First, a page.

SPRINFIELD – Less than quarter of Illinois children were fully prepared to enter kindergarten last year, a new study by the Illinois Board of Education has found.
The study of about 106,000 students was based on evaluations teachers conducted during 2017 of their kindergarten students. The students were studied for the first 40 days of school for social and emotional development, reading and language skills and math skills. About 42 percent of students weren’t prepared in any development area, according to data from the Kindergarten Individual Development Survey survey.
Seventeen percent were prepared in one area, 18 percent were ready in two areas and 24 percent were prepared in all three areas.
Tricia Burke, principal of Ball Elementary School in Ball-Chatham School District 5, said more data and time is needed to draw conclusions from findings. In her district, 43 percent of students were ready in all categories.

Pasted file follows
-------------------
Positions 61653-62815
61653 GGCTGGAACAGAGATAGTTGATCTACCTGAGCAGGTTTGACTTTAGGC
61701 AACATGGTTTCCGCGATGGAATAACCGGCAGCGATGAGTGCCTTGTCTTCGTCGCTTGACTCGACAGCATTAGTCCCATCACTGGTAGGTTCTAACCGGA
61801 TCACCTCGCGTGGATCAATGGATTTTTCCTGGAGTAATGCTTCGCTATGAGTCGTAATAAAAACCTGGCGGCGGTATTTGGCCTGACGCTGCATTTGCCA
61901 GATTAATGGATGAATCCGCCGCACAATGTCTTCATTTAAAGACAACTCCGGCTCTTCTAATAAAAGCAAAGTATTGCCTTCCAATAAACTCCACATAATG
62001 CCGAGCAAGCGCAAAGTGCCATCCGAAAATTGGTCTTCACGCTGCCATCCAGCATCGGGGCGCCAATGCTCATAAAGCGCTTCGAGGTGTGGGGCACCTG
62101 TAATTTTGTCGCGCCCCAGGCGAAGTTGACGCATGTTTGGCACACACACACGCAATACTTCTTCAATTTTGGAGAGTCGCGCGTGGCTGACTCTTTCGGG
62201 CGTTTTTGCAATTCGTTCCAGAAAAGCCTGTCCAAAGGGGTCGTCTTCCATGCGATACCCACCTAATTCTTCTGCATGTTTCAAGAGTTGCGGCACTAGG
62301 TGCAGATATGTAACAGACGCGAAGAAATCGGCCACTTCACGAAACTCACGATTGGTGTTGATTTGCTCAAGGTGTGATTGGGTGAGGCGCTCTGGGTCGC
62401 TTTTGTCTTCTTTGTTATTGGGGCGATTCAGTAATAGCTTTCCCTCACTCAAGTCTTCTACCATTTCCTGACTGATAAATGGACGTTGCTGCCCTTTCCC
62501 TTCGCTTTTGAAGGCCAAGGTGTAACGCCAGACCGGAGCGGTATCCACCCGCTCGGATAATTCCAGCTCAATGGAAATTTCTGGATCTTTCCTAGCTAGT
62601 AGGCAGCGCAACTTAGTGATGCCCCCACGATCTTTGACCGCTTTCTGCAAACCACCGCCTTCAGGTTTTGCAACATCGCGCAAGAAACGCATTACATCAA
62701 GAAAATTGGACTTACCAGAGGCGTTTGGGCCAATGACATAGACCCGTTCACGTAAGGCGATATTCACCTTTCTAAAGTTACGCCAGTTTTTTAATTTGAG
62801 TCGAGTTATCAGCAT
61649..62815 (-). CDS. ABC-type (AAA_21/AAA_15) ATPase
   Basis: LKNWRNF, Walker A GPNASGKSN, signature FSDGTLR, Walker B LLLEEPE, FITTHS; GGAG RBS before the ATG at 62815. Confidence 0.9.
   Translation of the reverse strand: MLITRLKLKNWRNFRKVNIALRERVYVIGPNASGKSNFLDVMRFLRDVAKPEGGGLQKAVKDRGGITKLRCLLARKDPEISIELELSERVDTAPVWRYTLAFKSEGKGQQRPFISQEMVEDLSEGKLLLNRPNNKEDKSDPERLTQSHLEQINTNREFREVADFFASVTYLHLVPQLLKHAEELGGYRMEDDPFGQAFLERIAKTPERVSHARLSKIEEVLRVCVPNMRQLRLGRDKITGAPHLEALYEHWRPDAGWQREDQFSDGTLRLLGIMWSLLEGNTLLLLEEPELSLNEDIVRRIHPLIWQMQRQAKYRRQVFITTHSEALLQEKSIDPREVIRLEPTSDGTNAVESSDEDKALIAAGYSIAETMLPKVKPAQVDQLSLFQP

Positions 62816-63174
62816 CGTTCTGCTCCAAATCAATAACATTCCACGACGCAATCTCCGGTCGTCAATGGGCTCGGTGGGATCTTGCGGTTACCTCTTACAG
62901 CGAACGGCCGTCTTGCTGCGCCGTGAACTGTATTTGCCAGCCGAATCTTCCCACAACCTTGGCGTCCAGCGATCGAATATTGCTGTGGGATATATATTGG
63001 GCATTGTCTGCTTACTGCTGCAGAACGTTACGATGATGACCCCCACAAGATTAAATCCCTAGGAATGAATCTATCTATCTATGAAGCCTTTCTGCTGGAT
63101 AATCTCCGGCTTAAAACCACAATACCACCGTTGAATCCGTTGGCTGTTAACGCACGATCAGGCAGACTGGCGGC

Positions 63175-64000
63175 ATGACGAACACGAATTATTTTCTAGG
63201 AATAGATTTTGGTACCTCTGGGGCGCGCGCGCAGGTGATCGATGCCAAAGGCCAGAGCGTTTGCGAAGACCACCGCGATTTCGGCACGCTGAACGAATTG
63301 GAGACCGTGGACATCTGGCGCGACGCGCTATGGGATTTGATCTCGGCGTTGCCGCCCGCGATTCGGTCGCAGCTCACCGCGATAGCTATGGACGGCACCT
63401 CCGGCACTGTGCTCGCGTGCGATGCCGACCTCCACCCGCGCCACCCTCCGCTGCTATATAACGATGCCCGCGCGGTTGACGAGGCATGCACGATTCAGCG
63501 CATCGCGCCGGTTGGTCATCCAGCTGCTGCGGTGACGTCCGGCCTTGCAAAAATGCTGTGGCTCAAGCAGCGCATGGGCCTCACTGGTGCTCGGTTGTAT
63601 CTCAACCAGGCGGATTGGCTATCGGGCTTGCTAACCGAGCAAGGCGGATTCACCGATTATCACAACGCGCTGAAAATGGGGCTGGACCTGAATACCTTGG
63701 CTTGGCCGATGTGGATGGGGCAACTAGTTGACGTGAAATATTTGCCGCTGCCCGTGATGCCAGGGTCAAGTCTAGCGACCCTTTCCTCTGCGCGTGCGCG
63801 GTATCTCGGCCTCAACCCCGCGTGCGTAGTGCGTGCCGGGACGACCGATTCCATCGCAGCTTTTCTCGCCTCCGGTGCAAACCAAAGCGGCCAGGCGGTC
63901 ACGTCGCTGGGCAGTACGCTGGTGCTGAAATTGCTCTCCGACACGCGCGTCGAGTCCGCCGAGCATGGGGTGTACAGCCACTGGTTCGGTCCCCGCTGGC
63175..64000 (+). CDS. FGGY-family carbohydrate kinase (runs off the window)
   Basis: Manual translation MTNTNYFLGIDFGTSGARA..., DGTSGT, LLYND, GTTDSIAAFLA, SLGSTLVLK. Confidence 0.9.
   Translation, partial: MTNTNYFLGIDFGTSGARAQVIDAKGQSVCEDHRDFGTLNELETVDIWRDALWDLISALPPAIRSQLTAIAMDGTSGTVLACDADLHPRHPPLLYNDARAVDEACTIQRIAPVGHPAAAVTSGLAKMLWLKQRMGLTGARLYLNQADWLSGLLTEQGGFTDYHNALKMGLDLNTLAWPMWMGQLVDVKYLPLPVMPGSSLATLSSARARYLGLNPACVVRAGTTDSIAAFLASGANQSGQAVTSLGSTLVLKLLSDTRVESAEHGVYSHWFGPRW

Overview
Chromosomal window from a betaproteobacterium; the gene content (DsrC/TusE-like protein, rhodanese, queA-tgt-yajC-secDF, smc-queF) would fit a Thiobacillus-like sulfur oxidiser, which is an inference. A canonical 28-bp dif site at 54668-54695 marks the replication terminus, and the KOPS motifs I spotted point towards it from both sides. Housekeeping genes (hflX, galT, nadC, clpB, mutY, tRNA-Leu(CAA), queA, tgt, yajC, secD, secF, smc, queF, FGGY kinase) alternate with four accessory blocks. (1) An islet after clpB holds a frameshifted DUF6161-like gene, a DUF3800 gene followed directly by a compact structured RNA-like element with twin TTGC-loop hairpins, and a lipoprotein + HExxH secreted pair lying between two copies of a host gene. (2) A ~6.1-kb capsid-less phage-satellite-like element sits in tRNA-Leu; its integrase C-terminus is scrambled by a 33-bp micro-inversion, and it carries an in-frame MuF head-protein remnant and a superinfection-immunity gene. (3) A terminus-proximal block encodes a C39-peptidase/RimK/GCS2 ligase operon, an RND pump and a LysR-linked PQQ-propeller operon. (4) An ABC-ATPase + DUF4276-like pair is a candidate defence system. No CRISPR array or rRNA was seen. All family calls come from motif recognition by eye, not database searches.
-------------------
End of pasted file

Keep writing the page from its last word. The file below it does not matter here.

But state Board of Education spokeswoman Jackie Matthews said the data show that more money must be invested in high-quality early childhood education.
“There’s actually research showing that children that have high levels of readiness when they start kindergarten are more likely to graduate,” she said. “They’re even more likely to earn more as adults.”
Students from low-income households were less likely to be ready for school, Matthews said. She said those students may have had access to early childhood education programs, but that those programs may not have been of high enough quality.
“What the data show us is that, statewide, we need to increase our investments in early learners,” she said.